Here are the current Media Reports about the Trial
Tuesday, April 8, 2003
Rowden acquitted on all charges in
A Ketchikan Superior Court jury found 17-year-old Josh Rowden innocent of all charges Tuesday in connection with the April 27, 2002, death of his girlfriends baby, 7-week-old Adrian Fackrell. The verdict followed six hours of deliberation.
Rowden, who has been in custody for nearly a year, became emotional as jury foreman Mary Lou Friesen read the verdict forms one by one, pronouncing him innocent of first- and second-degree murder, manslaughter, second-degree assault and fourth-degree assault.
He should have never been charged, Barbara Kissner, Crockers co-counsel, said after the hearing.
Rowden also reacted outside the courtroom.
I loved Adrian Fackrell very much, he said. As much grief as Matt Barton (the babys biological father) has gone through, Ive gone through as much.
Rowden added that child abusers should be prosecuted and punished.
The state did not present its case, said Friesen in an interview outside the courtroom. He just was not guilty of these charges. She said jurors couldnt understand why officials didnt charge someone else.
Ketchikan Police Chief Grant Sirevog said police did
forward charges against another individual to the district attorney, who declined to press
charges. District Attorney Steve West wouldnt comment on that. Regarding
Tuesdays verdict, he said he was disappointed, but the jurys the one
that makes the decision in the case.
Jury gets Rowden case
The case accusing 17-year-old Josh Rowden of killing 7-week-old Adrian Fackrell in April 2002 went to a jury of eight women and four men Monday afternoon.
Only one defense witness, Dr. Janice Ophoven, testified on the fifth day of trial. Closing statements from both sides followed her testimony and the jury received the case at about 4:55 p.m. They went home shortly thereafter, to return Tuesday morning to begin deliberations.
The baby, son of Rowdens girlfriend, Leah Fackrell, baby, died in Seattle on April 27, 2002, at Childrens Hospital after being transported from Ketchikan on April 16.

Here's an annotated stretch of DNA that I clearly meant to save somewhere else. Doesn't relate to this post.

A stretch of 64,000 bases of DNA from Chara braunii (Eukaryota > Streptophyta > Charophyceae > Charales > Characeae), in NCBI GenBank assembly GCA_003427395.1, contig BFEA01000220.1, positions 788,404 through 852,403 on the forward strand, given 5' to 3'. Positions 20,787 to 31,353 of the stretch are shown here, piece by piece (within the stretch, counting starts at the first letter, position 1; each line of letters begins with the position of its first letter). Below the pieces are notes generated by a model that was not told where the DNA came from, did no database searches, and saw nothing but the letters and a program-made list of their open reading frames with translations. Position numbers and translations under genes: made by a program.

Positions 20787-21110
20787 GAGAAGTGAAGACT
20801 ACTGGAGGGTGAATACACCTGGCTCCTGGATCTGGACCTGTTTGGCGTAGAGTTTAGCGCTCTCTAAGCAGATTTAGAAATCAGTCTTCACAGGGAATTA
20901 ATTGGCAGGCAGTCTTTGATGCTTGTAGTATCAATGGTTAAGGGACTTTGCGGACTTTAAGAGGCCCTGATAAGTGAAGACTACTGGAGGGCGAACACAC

Ophoven, a Minnesota-based pediatric forensic pathologist who reviewed the babys medical records, contradicted prosecution testimony by Dr. Brian Mazrim, heard Friday, who said blunt force injuries or violent shaking preceded bacterial infections and the meningitis that killed the baby.
Thats just not right, Ophoven said.
Ophoven agreed that there were signs of rough handling but that it was not related to the meningitis and fever the baby suffered.
He didnt have what he needed to fight this infection, Ophoven said.
For more detail on this story, see Tom Millers article in the April 8, 2003, edition of the Ketchikan Daily News.
Prosecution rests in baby killing trial
The prosecution rested Friday in Josh Rowdens murder trial following testimony from the forensic pathologist who performed an autopsy on the body of 7-week-old Adrian Fackrell.
The baby died in Seattle on April 27, 2002, at Childrens Hospital after being transported from Ketchikan on April 16. The state alleges that Rowden subjected the baby to abusive treatment on more than one occasion during the last four or five weeks of his life.
This case is classified as a homicide, Dr. Brian Mazirm said after stating that blunt force injuries or violent shaking preceded the infections and meningitis that killed the babys brain. Mazirm is an associate medical examiner for Seattle-King County, Wash.
The defense is scheduled to begin its case at 10 a.m. Monday in Ketchikan Superior Court.
Rowden has pleaded innocent to the charges of murder in
the first degree, murder in the second degree and manslaughter. The three charges
represent different theories of the case, according to West.
Jury hears Rowden police interviews
Two police officers testified Thursday on the third day of Josh Rowdens murder trial and the jury listened to tape recordings of their interviews with the defendant.
Rowden, 17, has pleaded innocent to charges that he
caused severe injuries that led to the April 27, 2002, death of 7-week-old Adrian
Fackrell, his girlfriends son.
On the tape, the officer reads Rowden his rights and then asks many questions regarding the babys injuries and Rowdens knowledge of those injuries. Rowden denied any suggestion that he ever hurt the child knowingly or ever understood that the child needed medical attention before April 16, the day a Callisto Clinic nurse rushed the baby to the Ketchikan General Hospital emergency room.
Rowden told the officers that he performed CPR on the baby after Adrian suddenly stopped breathing on one occasion. The officer asked Rowden to demonstrate the incident on videotape and he complied. Rowden told police that he sometimes tossed the infant in the air gently, and that he shook the baby gently in a way that made the baby smile.